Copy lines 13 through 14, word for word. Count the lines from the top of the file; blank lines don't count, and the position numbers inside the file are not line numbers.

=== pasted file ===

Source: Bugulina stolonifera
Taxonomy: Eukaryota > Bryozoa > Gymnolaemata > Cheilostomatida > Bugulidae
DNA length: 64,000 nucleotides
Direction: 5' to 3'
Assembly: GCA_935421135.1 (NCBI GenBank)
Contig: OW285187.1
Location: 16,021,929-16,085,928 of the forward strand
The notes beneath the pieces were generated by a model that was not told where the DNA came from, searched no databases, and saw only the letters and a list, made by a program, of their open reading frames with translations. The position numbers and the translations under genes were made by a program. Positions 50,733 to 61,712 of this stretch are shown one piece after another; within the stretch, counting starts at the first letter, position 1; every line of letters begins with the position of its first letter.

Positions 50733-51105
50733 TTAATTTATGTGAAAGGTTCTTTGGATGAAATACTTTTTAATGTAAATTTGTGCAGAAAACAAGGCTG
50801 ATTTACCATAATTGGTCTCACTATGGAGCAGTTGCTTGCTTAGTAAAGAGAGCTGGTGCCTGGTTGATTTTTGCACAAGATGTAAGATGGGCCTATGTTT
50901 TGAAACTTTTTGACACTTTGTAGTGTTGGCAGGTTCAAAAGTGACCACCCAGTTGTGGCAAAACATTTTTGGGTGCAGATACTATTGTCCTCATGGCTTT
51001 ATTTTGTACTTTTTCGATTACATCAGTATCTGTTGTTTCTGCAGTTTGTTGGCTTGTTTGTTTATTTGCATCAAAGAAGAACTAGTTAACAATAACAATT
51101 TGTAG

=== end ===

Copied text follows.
51001 ATTTTGTACTTTTTCGATTACATCAGTATCTGTTGTTTCTGCAGTTTGTTGGCTTGTTTGTTTATTTGCATCAAAGAAGAACTAGTTAACAATAACAATT
51101 TGTAG